When you see a dog foam at the mouth, more often than not your mind instantly jumps to one word: Rabies. While this is a potential cause of the foam around a dog’s mouth, the chances are pretty slim that rabies is the culprit. That’s because foam at a dog’s mouth happens for a number of reasons.
1. Physical Activity
As any owner knows, when dogs play with intensity they tend to salivate excessively. This excess drool, combined with heavy breathing, can cause things to get a little bubbly, giving your dog the appearance of foaming at the mouth. This can be a little yucky, especially if your pup comes over for some kisses, but not dangerous to their health in any way.
2. Stress or Anxiety
A second potential cause for foaming around the mouth is stress or anxiety. Dogs who are feeling unsettled often begin drooling excessively. This is because drooling is a bodily function triggered by a nervous reaction. Much like when they’re playing, a stressed or anxious dog may begin panting, which, when combined with the drool can cause foaming to occur. Once your pup calms down, the foaming subsides.
There are wide ranges of illnesses that can cause foaming at the mouth. On the less serious end of things are stomachaches. If your dog has consumed something with a foul taste that is upsetting their stomach, they will do everything they can to rid it from their body, including spitting and panting. If the taste won’t go away or their stomach continues to hurt, the combination of panting and drooling will cause foaming around the mouth. As soon as they’ve rid themselves of whatever they ate and are feeling better, the foaming will disappear.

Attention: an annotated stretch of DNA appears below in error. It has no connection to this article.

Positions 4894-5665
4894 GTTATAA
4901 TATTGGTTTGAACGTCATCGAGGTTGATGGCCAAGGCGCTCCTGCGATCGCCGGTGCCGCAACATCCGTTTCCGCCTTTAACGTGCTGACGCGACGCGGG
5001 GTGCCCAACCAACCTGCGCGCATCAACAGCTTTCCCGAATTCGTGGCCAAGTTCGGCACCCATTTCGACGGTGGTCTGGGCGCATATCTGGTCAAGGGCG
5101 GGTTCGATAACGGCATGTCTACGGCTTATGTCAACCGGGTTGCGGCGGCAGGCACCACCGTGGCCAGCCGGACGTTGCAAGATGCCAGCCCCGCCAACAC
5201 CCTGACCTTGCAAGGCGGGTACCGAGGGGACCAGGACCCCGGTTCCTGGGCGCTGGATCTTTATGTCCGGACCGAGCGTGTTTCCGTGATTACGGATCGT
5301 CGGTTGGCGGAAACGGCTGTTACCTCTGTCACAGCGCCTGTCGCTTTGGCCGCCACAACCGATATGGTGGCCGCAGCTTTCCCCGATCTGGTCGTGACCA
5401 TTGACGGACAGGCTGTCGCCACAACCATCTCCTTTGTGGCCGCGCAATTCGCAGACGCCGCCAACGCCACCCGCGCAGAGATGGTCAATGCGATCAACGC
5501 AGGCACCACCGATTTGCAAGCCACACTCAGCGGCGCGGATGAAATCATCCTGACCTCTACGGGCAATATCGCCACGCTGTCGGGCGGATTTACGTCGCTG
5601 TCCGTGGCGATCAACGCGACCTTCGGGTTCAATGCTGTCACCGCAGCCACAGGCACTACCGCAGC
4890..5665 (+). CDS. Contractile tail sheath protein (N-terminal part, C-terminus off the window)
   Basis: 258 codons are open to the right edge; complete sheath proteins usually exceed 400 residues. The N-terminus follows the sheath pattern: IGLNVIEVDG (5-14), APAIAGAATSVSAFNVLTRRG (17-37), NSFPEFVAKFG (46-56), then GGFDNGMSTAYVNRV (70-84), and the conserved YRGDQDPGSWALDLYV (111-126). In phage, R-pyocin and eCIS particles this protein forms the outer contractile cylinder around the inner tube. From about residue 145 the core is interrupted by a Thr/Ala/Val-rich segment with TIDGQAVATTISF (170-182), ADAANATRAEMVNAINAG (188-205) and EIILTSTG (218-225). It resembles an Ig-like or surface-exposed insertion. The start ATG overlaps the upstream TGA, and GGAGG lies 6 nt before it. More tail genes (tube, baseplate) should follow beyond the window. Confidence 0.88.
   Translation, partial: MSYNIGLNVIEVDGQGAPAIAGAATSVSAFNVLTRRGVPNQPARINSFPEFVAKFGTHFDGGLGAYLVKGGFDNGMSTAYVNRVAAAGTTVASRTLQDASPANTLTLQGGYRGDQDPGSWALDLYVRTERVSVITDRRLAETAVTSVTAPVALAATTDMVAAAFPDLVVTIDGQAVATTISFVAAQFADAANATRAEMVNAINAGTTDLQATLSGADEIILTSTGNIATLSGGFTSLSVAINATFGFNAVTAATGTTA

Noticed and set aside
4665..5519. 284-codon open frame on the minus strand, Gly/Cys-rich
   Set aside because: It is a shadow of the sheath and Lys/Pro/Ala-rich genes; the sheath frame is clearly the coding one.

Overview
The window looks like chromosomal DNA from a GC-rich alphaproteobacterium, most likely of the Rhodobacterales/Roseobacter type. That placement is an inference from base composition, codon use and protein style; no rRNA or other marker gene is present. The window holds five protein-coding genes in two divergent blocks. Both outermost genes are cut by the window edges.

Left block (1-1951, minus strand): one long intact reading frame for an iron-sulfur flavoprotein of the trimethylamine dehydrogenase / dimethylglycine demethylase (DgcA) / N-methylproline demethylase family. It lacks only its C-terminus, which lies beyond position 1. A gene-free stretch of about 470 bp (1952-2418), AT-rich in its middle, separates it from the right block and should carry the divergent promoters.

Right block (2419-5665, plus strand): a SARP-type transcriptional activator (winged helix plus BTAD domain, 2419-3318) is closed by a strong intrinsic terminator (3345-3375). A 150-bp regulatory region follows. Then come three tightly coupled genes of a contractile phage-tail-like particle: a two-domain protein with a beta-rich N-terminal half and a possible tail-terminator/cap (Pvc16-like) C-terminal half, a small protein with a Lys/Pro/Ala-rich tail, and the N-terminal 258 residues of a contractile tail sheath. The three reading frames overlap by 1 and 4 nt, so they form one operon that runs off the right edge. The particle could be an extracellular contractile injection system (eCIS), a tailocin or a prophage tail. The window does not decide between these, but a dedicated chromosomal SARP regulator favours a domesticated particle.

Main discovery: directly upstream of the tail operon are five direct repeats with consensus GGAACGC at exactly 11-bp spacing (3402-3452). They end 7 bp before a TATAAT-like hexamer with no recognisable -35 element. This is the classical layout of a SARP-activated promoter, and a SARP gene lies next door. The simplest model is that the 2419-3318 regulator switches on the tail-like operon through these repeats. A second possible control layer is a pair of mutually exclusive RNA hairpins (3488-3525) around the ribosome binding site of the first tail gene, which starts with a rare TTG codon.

On the more serious end of the spectrum are issues like seizures and rabies. When a dog is having a seizure, they begin to drool and pant excessively, which results in a layer of foam building up around the mouth. In this situation, foaming is not an issue but it is important that your dog receives veterinary care to determine the cause of the seizure.
As everyone knows, one of the most telling signs of rabies is excessive foaming around the mouth, paired with erratic behavior. If you suspect that the foaming around your dog’s mouth is caused by rabies, seek veterinary care immediately.
4. Dental Issues
Poor dental hygiene can also be the underlying cause of foam around the mouth. If your dog’s mouth or teeth are in pain from cavities or gingivitis, they will exhibit excessive panting and salivation. As we know, this combination results in the buildup of thick foamy bubbles.
If your dog has ingested any amount of poison, foaming at the mouth will occur as your dog tries to rid it from their body. It goes without saying that if you suspect the foaming you see is caused by the ingestion of poison, contact your local pet poison helpline and bring your dog to either their own vet or emergency vet clinic.
6. Trouble Swallowing
This one can be a little bit tricky for owners to identify, but if your dog is having trouble swallowing, they may begin foaming at the mouth. A common cause of this difficulty is something, such as a stick or a piece of a toy, being lodged at the back of their throat or mouth.
In some situations, this trouble swallowing could also be paired with difficult breathing, but not always. If you suspect that a foreign object is causing your dog’s difficult swallowing, give their mouth a visual inspection to see if you can see the object. If you can safely remove it yourself, do so, but if not contact your veterinarian immediately.
As you can see, there are a number of reasons why dog’s foam at the mouth. If you notice some foam buildup around your dog’s mouth, the underlying cause is likely harmless but it’s still important to be aware of more serious potential causes.